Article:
Buddhistdoor Global (BDG)
Buddhistdoor Global (BDG)
Modern Kadampa Buddhism
This translation of 108 Verses Praising is of the renowned Mongolian Lama Lobsang Tayang's work. He was a highly esteemed interpreter of the Gelugpa tradition, and his writings cover a wide range of Tibetan literature, Tantra, logic and philosophy. About Lama Lobsang Tayang Geshe Lobsang Tayang was born in 1867 in the Gobi desert, was renowned for his vast knowledge of Buddhism. He was compared to the Indian pandit Ashvagosha, author of the “50 Verses .
In Vajrayana Buddhism's Tantric teachings, the rituals require the guidance of a teacher. The teacher is considered essential and to the Buddhist devotee, the guru is the "enlightened teacher and ritual master". The teacher is known as the vajra guru (literally "diamond .
Buddhist monasticism is an important part of the Tibetan Buddhist tradition, all the major and minor schools maintain large monastic institutions based on the Mulasarvastivada Vinaya (monastic rule) and many religious leaders come from the monastic community. There are also many religious leaders or teachers (called Lamas and Gurus) which are not celibate monastics and in some cases the lama is the leader of a spiritual community. Some lamas gain their title through being .
Dusum Khyenpa is known as the 1st Karmapa. Dusum Khyenpa is the founder of the Karma (Kamtsang) branch of the Kagyu Tradition. Dusum Khyenpa was born in Kham He served as Abbot of Daklha Gampo monastery after Gampopa and founded the Tsurphu monastery. He is becoming the seat of the incarnate Karmapa lamas. Dusum Khyenpa was the founder of the Karma Kagyu school and of its three main monasteries: Kampo Nenang Gon in 1164, Karma Gon .
Gampopa was a Tibetan Buddhist teacher in the Kagyu lineage, as well as a doctor and tantric master who founded the Dagpo Kagyu school. Lord Gampopa teaches his student Dusum Khyenpa, the 1st Karmapa. Lord Gampopa is with a portion of the Thousand Buddhas of this Aeon above and the teaching lineages of Asanga and Nagarjuna at the bottom. The life of Gampopa In this portion, we are going to learn about the life of Gampopa. .
Vajrayogini is a tantric Buddhist deity who is also called as Vajravarahi in Tantric Buddhism, or Vajrayana, a tradition in which she is considered the supreme deity more revered than any male buddha. She represents the path leading to female Buddhahood. She is also a dakini, a term that describes a female supernatural being or an accomplished yogini, and is considered the queen of the dakinis. Her name comes from the Sanskrit, vajra, which means “diamond” or “thunderbolt,” .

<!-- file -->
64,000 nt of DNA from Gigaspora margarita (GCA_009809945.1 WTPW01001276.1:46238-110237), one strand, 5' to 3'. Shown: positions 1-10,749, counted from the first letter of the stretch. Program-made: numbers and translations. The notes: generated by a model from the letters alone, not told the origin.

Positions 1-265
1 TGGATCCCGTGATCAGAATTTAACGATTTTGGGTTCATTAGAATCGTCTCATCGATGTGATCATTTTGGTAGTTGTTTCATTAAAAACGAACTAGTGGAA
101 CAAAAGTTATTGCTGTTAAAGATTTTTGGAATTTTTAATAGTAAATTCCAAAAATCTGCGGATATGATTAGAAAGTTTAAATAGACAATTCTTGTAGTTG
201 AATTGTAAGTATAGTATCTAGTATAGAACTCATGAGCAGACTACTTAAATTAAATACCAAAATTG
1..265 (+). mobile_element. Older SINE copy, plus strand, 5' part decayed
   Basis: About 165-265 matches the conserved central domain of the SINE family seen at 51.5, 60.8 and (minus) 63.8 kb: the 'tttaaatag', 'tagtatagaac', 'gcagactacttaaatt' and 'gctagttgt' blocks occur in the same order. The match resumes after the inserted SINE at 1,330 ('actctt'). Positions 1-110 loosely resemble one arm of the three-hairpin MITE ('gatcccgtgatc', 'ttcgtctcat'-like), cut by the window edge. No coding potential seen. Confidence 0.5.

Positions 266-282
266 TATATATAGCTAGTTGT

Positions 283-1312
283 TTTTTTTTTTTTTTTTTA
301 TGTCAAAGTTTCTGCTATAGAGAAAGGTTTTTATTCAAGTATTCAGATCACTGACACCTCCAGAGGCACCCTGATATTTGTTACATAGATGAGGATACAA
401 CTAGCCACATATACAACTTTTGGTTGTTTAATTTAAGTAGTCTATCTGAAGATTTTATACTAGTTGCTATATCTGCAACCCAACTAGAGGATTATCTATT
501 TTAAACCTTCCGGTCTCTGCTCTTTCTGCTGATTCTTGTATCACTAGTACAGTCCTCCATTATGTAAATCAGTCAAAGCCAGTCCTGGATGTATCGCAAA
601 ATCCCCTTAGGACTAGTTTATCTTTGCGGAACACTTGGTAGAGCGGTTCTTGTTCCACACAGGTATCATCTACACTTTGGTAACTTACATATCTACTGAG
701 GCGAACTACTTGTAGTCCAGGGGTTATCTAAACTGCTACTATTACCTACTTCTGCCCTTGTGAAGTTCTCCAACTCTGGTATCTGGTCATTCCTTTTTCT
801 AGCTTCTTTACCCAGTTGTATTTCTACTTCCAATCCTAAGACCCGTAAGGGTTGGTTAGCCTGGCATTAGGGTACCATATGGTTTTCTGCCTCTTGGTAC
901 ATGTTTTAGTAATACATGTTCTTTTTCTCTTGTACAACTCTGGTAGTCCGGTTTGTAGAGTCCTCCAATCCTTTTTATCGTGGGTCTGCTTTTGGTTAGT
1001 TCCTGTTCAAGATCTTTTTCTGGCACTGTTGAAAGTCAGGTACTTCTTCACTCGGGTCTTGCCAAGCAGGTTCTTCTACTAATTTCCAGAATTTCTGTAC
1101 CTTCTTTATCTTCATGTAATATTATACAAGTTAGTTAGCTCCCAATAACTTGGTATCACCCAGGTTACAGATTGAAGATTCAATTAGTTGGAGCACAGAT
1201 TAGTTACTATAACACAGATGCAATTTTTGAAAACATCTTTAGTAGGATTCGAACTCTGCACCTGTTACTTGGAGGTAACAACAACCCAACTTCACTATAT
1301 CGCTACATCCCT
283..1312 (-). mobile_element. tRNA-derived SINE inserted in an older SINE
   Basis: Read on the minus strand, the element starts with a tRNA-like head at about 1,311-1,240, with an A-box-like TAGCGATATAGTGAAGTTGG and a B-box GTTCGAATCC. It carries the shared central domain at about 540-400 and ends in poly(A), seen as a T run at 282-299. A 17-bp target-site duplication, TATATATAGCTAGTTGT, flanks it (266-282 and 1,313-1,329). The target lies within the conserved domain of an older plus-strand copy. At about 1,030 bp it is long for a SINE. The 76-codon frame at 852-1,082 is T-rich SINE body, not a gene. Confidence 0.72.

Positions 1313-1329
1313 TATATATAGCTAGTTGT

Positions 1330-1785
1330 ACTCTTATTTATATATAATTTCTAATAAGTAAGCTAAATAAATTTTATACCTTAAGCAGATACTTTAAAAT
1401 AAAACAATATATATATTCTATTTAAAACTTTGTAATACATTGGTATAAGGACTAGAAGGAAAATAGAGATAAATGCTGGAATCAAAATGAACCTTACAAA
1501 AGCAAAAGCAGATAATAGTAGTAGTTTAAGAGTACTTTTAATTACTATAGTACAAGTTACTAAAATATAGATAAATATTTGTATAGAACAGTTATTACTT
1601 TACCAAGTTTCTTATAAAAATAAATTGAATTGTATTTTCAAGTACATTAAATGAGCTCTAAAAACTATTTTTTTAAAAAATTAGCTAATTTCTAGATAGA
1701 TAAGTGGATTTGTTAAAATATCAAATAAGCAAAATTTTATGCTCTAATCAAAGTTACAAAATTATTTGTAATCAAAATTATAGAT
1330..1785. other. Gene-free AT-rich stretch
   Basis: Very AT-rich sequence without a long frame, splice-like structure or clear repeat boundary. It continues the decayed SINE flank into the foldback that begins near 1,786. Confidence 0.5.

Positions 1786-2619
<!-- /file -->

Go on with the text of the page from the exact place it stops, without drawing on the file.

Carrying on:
In Tibetan Buddhist circles, it will not be long before to hear someone talk about their yidam. Especially if they have been meditating for some years you will gather from the way they talk that it is something of the greatest importance for them. This Tibetan word literally means oath, vow, or promise, and connotes the Buddhist deity to whose meditation you are committed to whom you are linked by a promise or vow, .
Thrangu Rinpoche was born in Kham in 1933. At the age of five, he was formally recognized by the Sixteenth Karmapa and the previous Situ Rinpoche as the incarnation of the great Thrangu tulku. Entering Thrangu monastery, from the ages of seven to sixteen he studied reading, writing, grammar, poetry, and astrology, memorized ritual texts, and completed two preliminary retreats. At sixteen under the direction of Khenpo Lodro Rabsel, he began the study of .
H.H. the 14th Dalai Lama, Tenzin Gyatso, is the simple Buddhist monk. He was born on 6 July 1935 in Taktser, Amdo, northeastern Tibet. Born in a small family of Tibet, he spent the major part of his childhood in farming and kinds of stuff. He grew up to be a spiritual leader of Tibet. Soon after his birth, he was named as Lhamo Thondup that means ‘Wish-Fulfilling Goddess.’ Early Education Like every Tibetans, His Holiness also attended the monastic .
Kalacakra in a Yi-dam(god protector) who turns the wheel of life. Kalacakra is the title of a work in one of the divisions of the Kangyur. It is possible that Kalacakra is a personification of that work. Kalacakra is usually as a Yidam with four head on each of which is the third eye. He may have twelve or twenty-four arms but never has more than two legs. In his Yi-dam form, he is dark blue. .